I looked up the definition of hack, and funnily enough there are two relevant definitions:
1. to reduce or cut ruthlessly; trim:
e.g. The Senate hacked the budget severely before returning it to the House.
That’s the boring kind of hack.
The other definition of hack you should be looking at is this:
Informal: a tip, trick, or efficient method for doing or managing something.
Now we’re getting somewhere.
A real money hack is an efficient way for managing something. So to me the best money hack is an efficient system for managing your money.
Because let’s face it, very few people want to be personal finance experts (I count myself as one of those few, but I’m weird).
Your money is just a tool to help you live your life. You don’t want to obsess over it, you just want it to be there for you.
I’m going to show you the exact money system I use, that is perfect for pretty much anyone who wants to be comfortable with money, set yourself up for a good life, and be able to forget about money.
How to Retire Rich by Starting Small (The Proven System)
So, without further ado, here’s the system you need.
First, you need to calculate THREE numbers:
A. Your total net monthly income
After tax, 401(k) or retirement contributions, etc.
B. Your total monthly spend on recurring bills – rent, energy, phone bill, gas.
Anything you can calculate to the nearest $10 with 95% certainty month-on-month.
C. What’s left: A minus B.
That’s your disposable income.
Then you need to set up each of these different bank accounts:
1. A main bank account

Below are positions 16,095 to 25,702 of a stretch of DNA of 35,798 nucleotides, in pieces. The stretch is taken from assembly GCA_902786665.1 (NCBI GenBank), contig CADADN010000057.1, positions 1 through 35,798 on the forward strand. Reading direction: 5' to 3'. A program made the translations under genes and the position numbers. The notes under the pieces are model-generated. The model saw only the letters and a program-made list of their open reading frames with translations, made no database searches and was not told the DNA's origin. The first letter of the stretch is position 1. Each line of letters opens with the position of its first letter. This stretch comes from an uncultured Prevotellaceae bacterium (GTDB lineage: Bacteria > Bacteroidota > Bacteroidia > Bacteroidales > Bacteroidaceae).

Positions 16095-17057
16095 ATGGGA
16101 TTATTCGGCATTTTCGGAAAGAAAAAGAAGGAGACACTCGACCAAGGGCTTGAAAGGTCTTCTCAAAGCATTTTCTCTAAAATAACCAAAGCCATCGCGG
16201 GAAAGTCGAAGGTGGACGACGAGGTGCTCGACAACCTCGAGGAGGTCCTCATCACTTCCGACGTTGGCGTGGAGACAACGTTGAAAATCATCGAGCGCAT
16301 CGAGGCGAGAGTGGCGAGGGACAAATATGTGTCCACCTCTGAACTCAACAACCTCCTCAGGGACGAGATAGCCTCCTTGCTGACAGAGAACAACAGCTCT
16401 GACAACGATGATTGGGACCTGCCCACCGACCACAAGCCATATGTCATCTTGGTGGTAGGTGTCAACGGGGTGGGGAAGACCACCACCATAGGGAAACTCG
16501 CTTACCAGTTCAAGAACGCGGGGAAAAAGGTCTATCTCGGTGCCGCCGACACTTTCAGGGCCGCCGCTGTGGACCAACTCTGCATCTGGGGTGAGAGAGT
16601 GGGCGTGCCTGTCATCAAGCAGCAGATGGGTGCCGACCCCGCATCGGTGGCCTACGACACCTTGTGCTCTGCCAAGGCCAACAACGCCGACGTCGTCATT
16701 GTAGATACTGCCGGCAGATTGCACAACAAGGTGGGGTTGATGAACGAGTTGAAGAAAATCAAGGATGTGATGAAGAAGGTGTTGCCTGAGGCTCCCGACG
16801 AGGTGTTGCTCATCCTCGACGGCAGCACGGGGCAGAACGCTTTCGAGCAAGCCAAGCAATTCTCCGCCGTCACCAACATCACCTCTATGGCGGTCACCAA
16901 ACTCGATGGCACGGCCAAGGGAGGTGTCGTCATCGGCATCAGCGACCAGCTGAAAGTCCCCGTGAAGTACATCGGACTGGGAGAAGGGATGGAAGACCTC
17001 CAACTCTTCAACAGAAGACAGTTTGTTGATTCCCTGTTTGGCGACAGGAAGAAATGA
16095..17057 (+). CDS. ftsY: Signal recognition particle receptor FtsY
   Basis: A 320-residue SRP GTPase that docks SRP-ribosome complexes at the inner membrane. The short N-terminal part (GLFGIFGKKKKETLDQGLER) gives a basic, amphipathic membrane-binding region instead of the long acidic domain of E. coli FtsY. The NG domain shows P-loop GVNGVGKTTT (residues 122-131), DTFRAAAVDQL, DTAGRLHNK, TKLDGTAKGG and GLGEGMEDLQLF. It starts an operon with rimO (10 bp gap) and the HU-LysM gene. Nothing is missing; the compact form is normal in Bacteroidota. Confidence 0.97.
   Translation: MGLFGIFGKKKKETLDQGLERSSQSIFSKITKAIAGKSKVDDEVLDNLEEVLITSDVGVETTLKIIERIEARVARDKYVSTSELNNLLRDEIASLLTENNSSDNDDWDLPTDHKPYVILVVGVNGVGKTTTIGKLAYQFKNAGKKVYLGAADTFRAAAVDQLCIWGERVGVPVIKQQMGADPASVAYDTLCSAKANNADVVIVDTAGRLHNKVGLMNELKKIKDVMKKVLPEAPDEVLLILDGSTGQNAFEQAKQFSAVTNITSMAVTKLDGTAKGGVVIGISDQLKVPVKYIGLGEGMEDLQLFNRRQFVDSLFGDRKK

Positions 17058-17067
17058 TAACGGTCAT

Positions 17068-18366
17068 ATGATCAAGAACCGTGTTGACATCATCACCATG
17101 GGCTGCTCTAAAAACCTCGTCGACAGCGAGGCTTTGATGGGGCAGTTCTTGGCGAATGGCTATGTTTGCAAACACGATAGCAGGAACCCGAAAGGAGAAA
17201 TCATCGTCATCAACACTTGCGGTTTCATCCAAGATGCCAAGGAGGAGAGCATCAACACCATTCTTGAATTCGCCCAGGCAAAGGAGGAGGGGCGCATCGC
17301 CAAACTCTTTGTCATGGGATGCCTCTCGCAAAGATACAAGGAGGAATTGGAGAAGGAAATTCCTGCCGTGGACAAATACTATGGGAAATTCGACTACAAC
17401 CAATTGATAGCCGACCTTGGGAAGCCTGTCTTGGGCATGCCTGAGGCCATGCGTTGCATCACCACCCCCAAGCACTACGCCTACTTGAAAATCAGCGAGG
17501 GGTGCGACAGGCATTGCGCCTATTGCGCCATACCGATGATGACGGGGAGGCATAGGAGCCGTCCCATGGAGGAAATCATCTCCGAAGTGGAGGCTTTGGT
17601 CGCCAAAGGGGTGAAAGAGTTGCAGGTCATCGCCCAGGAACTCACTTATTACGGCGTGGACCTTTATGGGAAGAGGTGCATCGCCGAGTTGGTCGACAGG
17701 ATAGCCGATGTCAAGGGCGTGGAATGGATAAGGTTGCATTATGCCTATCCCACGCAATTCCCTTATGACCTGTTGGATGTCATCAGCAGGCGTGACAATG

Into which all your income gets paid, and from which all your recurring bills go out.
This is the mothership.
The leader who tells all the other money where to go. It should be a simple checking account, no fees, no minimum balance.
2. A 401(k) account/pension fund/investment account.
If your company offers any sort of match, maximise it.
Shovel this cash into tax-advantaged accounts before you even see it.
This is your insurance policy. Put it all towards a low-cost index fund, and forget it exists for 40 years.
Even if you screw up hugely, you’ll still have a nice retirement.
3. An emergency fund savings account.
This should be a regular cash-savings account, at a different bank to your main account, with no internet banking access.
This is another insurance policy.
You want this money to be easy enough to access in a crisis, but difficult enough that you don’t reach into it when you want to buy another round of drinks at the bar.
4. A second savings account
This is for longer-term savings goals like a house deposit, capital to start your own business, saving up for a car/vacation, anything like that.
This should be at a third bank, and should be even more difficult to access.
You can use certificates of deposit or another vehicle that locks your money away for little bit, as long as it’s no-risk.
5. A fun money account.
This should be a checking account that’s super easy to access. It’s where all your day-to-day spending will come from.
Restaurants, video games, drugs, gambling, baseball cards, alcohol, Starbucks, whatever you want to spend your money on.
It’s yours to do as you please.
It must be an account with NO OVERDRAFT FACILITY.
This will make sure that if you try to spend more than you have, your bank won’t let you.
Once it’s gone, it’s gone.
6. Another investment account (If necessary)
A Roth IRA if you’re in the US, a stocks and shares ISA if you’re in the UK.
If you can and want to keep investing money, here’s the place to do it.